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The Sindhoor `server'

Sindhoor offers a gastronomic escape from the monotony of one's kitchen.


What makes a good restaurant? Good food, prompt service and, of course, accessibility. No wonder then that Sindhoor restaurant, situated near the Cotton Hill Girls High School, could complete four successful years in a city that is conservative, with little or no night life. Sindhoor, with a recent extension (Parag), offers a wonderful gastronomic escape from the monotony of one's kitchen. Says N. K. Sugathan, restaurant manager, "Evenings got so crowded that many of the customers were forced to wait outside. This was when we seriously thought of an extension." Though the restaurant cannot boast of excellence in architecture, the ambience is just right for a quiet evening out. Paintings of Kovalam and Vizhinjam beach adorn the walls. One half of the restaurant is designed like a cave. Parag, on the first floor, is where the parties are organised.

Thai food is a speciality of Sindhoor. "Some of our customers come here for the Thai dishes. These are very popular," says Sugathan. And there is an impressive menu with hundreds of Chinese, Keralite, north Indian, Mughlai and continental dishes. For starters, there are cutlets, sandwiches, cauliflower fritters (Rs. 40), sweet corn fritters (Rs. 40) and butterfly shrimps (Rs. 110). Even tikkas and kababs make for excellent starters. Among the soups, tofu and lettuce soup (Rs. 35) are recommended. Tofu is widely used in Thai cuisine. Salads have never been an essential part of our diet. Though highly recommended by doctors and dieticians, we often forget to include them in our diet. But many restaurants now have salad bars exclusively for health freaks. Sindhoor is one among them. Its egg & mayonnaise salad (Rs. 35) is yum. Equally good are the minted cucumber and celery salad (Rs. 30), Thai cucumber salad (Rs. 30), rainbow coleslaw (Rs. 40) and Thai beef salad (Rs. 50). If all these names sound `fattening', there is slimmers salad (Rs. 50) for you. With plain vegetables and just a touch of salad oil, this can be a good appetiser.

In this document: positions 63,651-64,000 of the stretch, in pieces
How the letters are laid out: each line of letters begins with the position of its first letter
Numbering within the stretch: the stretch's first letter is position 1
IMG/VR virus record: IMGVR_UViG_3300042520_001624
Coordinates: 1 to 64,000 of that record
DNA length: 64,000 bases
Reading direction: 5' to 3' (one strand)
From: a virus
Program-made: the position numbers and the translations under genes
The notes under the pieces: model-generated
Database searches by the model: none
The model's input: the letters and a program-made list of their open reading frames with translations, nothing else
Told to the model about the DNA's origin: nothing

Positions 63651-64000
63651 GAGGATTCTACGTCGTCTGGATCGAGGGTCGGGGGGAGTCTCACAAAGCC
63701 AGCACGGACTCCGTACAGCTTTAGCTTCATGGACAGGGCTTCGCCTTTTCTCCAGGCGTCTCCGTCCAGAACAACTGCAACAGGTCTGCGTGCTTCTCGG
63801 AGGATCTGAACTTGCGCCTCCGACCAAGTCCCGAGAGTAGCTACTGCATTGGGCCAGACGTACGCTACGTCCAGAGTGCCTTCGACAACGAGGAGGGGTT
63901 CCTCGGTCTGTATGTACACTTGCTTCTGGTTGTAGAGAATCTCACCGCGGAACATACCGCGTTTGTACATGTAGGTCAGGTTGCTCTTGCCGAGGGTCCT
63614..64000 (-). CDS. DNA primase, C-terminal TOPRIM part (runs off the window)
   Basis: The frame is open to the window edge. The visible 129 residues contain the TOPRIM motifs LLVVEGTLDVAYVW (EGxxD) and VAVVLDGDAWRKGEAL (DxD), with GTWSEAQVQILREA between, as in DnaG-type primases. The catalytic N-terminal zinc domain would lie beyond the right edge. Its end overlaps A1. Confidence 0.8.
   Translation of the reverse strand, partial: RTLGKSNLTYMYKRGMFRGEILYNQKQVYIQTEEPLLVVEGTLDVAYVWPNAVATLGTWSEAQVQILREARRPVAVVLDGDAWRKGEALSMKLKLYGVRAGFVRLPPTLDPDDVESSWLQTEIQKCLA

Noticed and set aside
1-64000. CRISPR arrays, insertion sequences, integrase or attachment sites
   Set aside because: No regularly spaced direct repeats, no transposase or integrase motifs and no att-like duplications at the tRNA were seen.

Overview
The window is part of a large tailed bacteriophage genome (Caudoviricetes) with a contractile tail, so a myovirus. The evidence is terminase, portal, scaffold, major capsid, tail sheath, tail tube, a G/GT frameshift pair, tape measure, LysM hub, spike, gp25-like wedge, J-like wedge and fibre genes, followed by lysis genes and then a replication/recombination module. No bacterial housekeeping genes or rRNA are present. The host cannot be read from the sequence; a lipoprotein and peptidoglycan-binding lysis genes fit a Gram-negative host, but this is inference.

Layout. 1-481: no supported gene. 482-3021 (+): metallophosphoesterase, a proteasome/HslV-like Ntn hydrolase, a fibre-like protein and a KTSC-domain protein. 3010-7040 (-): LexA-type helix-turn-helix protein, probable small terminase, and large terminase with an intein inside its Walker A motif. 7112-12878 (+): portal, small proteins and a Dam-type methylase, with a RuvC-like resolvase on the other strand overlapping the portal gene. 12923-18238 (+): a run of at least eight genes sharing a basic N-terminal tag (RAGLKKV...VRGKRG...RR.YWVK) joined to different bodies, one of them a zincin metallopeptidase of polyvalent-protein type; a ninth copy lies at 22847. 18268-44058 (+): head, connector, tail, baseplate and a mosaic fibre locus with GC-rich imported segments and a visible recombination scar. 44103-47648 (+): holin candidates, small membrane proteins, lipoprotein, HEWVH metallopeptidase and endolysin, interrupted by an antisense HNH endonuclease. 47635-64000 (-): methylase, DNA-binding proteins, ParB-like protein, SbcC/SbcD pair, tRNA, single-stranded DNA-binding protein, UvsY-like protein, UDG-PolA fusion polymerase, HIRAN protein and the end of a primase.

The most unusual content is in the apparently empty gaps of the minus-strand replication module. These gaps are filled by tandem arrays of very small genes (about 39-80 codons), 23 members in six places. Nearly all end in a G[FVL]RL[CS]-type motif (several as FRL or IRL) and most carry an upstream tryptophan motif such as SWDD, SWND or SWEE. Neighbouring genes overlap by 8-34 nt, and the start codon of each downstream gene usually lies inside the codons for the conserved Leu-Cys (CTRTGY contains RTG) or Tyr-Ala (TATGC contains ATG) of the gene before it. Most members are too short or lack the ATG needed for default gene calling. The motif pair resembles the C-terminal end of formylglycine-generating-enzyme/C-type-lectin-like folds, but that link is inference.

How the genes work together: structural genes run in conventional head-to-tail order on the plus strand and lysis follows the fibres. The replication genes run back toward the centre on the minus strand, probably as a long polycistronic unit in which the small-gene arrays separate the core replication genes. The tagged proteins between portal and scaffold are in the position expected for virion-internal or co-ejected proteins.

Roti, kulcha, naan are the main dishes in the tandoori section. Mutton Mughlai (Rs. 90), dum pukt mutton curry (Rs. 100), murg badhani (Rs. 120), kadai subzi (Rs. 55) and kadai mutton (Rs. 120) are the side dishes for the tandoori food. Though the Chinese fare includes the usual noodles and fried rice, Sindhoor has a wide range of accompaniments. Hot garlic vegetable (Rs. 50), Chinese potato with chilli beans (Rs. 50), lemon chicken (Rs. 100), bang bang chicken (Rs. 100), beef Mongolian (Rs. 70) and beef strips with orange and ginger (Rs. 85) are in the menu.

Fish lovers have no reason to complain. Goan fish curry (Rs. 75), Peking fish (100) and machhi kofta curry (Rs. 100) vie with each other in taste.

Stir-fried mixed vegetables (Rs. 70), stir fried mushroom (Rs. 85), stir-fried lamb with leeks (Rs. 180) and spicy beef stir fried (Rs. 75) are quite popular. But the best of the lot is the beverages section. Away from the usual tea and coffee, Sindhoor offers iced mint tea (Rs. 15), fruit tea (Rs. 25), orange & mint tea (Rs. 35), mint orangeade (Rs. 35), pudina lassi (Rs. 25) and cocoa tea (Rs. 30). For dessert, they have cream caramel (Rs. 20), fruit jelly (Rs. 25), pineapple, lemon and chocolate soufflé. Ice creams are available in the usual vanilla, strawberry and chocolate flavours.

AMBIKA VARMA

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